We arrived in the capital of Madagascar, Antananarivo (Tana as the locals say) around 10pm and were greeted by our driver Jonathan. When compared with Mauritius, the 2nd most developed country in Africa after Seychelles, you can feel the difference the moment you walk off the plane. This feeling was heightened as we drove into Tana, a developing city that can look sketchy in broad daylight and worse in the dark. Luckily $40 goes a long way for a night in Madagascar and we felt completely at ease once we arrived at our very nice hotel. Madagascar is ranked 26/53 out of African nations on the Human Development Index in the “low human development” group, behind places like Tanzania and Nigeria and just ahead of Rwanda and Uganda.
Our driver picked us up the next morning around 9am and we hit the road. Getting out of Tana was a long, enlightening 2 hour ordeal. For a Sunday morning, it felt as though all 1.5 million residents of the city were out roaming the narrow streets. It definitely felt quite crowded and the standard of living was visibly quite low, with a long stretch of plastic tents along the river serving as the city’s “low-income housing.” Once we got out of the city, we stopped for gas and I realized across the street some young kids were playing rugby! Our driver said it was quickly becoming one of the most popular sports; this is made possible by the small amount of equipment required to play, making it relatively low cost.
We stopped for lunch at a small “hotely” (fast casual restaurant) along the way and spent a whopping $6 to feed three! Our introduction to Malagasy nature took place at a reserve established by a Frenchman to preserve many of Madagascars most endangered species. This allowed us to see species we would not otherwise see based on the limited geographical area we could cover in 5 days. By far the best part was feeding chameleons grasshoppers on a stick from a distance and watching their tongue stretch out around 2 ft to retrieve their snack. Let me tell you, if humans could do that Casey and I would have fought a lot more at the dinner table.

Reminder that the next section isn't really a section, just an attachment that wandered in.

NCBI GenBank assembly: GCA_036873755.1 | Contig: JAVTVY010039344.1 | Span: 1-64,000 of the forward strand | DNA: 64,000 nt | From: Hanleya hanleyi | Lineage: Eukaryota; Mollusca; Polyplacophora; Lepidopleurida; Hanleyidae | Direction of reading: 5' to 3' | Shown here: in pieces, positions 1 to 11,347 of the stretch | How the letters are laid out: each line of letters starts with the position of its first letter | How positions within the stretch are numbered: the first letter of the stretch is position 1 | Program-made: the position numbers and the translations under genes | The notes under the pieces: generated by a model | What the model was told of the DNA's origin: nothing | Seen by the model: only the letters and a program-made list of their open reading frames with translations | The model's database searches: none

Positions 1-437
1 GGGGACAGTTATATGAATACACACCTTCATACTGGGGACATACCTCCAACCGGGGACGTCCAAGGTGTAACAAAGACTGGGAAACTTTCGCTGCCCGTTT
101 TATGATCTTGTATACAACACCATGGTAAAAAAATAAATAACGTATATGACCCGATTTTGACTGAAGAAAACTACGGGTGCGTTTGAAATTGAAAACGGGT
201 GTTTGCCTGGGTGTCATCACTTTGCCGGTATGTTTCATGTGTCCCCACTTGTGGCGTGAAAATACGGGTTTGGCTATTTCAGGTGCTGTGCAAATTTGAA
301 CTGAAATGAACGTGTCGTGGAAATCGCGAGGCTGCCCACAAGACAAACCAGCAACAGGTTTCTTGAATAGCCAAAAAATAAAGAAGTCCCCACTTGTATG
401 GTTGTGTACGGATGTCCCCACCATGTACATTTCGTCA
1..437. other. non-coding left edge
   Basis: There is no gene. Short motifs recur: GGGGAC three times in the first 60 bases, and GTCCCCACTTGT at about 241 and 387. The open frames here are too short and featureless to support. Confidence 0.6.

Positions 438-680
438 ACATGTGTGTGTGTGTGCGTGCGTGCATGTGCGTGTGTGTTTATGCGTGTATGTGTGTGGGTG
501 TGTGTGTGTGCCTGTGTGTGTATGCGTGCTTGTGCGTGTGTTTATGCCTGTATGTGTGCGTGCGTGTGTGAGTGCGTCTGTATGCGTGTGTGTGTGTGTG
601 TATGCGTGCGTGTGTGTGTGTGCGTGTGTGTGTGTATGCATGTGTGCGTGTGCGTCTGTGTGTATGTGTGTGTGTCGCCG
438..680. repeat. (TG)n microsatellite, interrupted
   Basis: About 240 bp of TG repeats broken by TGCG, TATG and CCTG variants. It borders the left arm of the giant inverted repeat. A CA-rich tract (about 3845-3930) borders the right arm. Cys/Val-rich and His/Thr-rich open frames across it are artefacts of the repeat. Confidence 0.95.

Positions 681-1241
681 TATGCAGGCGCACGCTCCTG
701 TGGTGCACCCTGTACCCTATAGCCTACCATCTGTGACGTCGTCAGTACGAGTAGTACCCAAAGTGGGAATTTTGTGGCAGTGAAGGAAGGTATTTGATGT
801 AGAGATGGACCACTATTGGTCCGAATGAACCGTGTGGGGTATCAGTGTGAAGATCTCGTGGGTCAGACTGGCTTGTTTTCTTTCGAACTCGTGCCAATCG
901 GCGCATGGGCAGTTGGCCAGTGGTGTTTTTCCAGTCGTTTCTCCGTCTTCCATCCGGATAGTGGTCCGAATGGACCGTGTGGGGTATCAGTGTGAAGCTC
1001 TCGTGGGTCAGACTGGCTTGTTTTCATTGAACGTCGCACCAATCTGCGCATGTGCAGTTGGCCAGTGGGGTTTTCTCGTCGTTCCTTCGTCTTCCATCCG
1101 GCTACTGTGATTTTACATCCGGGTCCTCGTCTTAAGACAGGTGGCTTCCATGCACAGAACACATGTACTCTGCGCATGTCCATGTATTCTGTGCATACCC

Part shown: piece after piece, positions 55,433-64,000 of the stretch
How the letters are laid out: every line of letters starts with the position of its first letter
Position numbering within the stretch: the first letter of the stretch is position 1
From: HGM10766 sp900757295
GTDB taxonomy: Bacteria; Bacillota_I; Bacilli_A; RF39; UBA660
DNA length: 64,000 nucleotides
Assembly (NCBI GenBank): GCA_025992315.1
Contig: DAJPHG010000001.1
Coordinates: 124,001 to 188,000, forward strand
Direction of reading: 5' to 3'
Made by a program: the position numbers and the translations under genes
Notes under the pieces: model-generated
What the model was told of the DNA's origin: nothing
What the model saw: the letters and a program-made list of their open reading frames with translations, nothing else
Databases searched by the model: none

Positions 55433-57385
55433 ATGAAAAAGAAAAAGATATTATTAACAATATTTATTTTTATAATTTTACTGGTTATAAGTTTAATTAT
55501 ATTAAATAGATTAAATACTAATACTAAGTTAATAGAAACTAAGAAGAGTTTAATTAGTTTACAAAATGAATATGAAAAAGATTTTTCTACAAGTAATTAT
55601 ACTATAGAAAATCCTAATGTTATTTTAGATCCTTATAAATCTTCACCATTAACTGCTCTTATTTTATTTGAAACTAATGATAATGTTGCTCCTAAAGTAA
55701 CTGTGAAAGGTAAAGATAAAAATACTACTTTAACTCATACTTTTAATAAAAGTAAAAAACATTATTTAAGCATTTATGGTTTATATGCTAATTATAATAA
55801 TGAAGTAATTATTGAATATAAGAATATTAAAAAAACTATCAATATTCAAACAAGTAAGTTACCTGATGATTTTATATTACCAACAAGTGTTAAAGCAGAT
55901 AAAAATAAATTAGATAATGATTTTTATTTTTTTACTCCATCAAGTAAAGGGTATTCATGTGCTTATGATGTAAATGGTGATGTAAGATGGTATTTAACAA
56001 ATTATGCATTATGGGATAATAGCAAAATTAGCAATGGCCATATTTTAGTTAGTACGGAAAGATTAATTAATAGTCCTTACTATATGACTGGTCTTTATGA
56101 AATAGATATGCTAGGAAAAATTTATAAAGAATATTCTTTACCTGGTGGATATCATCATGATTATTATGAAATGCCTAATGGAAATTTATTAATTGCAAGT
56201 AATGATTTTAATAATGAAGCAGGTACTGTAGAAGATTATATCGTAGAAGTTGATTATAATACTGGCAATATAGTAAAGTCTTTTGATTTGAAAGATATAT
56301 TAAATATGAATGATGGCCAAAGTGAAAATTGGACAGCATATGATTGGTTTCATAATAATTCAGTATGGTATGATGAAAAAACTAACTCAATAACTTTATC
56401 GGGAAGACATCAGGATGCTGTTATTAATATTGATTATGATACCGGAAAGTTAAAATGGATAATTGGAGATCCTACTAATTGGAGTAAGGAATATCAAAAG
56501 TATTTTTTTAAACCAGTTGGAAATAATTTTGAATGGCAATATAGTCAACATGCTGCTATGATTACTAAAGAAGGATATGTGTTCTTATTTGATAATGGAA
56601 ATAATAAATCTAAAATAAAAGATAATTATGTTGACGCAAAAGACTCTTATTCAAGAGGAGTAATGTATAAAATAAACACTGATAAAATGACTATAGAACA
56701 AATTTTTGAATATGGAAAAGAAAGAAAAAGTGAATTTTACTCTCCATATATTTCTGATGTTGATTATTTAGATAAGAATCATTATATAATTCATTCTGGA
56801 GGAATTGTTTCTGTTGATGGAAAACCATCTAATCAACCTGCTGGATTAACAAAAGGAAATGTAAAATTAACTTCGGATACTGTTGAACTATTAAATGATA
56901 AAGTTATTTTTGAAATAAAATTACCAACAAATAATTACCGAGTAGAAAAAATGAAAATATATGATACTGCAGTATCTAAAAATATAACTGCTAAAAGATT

We arrived at our hotel in Andasibe National Park in the late afternoon–a quaint bungalow in the rainforest. We had some time to relax before our night walk with a local guide. We saw around 4 different types of night lemurs, chameleons, frogs, and to my dismay a big snake. Our biggest surprise was the amazing smell of all the eucalyptus trees lining the road! It blew us away how strong the smell was just passing them. Afterwards we ate dinner at a local restaurant where I had Zebu–the Malagasy version of our common cow.
The next morning we were up bright and early for our trek through the National Park. Andasibe is most famous for being home to Indri–the largest species of lemur–however, it is a haven of biodiversity for many of Madagsdcar’s endemic species. Depending on the source, 80-90% of species in Madagascar are ONLY found in Madagascar. On our 3 hour walk we certainly didn’t even begin to see the tip of the iceberg. Try and spot the animal in this picture!
It is completely beyond me how our guide was able to spot this leaf-tailed gecko perfectly camouflaged against this thin tree. Our first lemur experience was with common brown lemurs when a family of 5-6 leaped down to surround us! At this point, this was quite a thrill.
We continued on our mission to find Indri; they are not only the biggest species but also the loudest. Out guide had an audio recording of their call on his phone which he used to try and find them. Sure enough, they replied louder than ever and we were able to trace the family shortly after. Watching the lemurs jump between trees was, without a doubt, the coolest part. They are extremely mobile, as if they have lemur fitbits counting their leaps!
Another very cool insect we saw on our journey was the widely-studied giraffe weevil, characterized by it’s long neck. The neck is used by males to fight for the right to mate with a female and by women to roll a leaf tube nest for their egg; how typical!
After the national park, we visited Vakona Island–a small lemur reserve for those that weren’t as lucky as us in Andasibe (true wilderness). It also gave us the chance to get up close and personal with the lemurs as we fed them their all-time favourite snack, bananas!
We then hit the road for a couple of hours to reach the Eastern town of Manambato. The last stretch of the drive to the coast was a pretty treacherous 4WD track that few normal cars would survive. I had gathered from my research on Madagascar that renting a car was widely considered to be unsafe. That sentiment was confirmed at every step of our journey and the public bus system (“taxi brousse”) looked no better! We finally reached our destination and boarded a boat for the last leg of our journey to the Palmarium Reserve, our hotel on a remote island for the next 2 nights.
We were welcomed with drinks in the lovely main lodge and shown to our private cabin overlooking the lake. It was not long until we had company! The island is home to 7 species of lemurs that have become quite friendly with humans over years of stealing bananas! We enjoyed a lovely first dinner with our guide; for our first night, we were the only guests at the hotel, so we had the place to ourselves.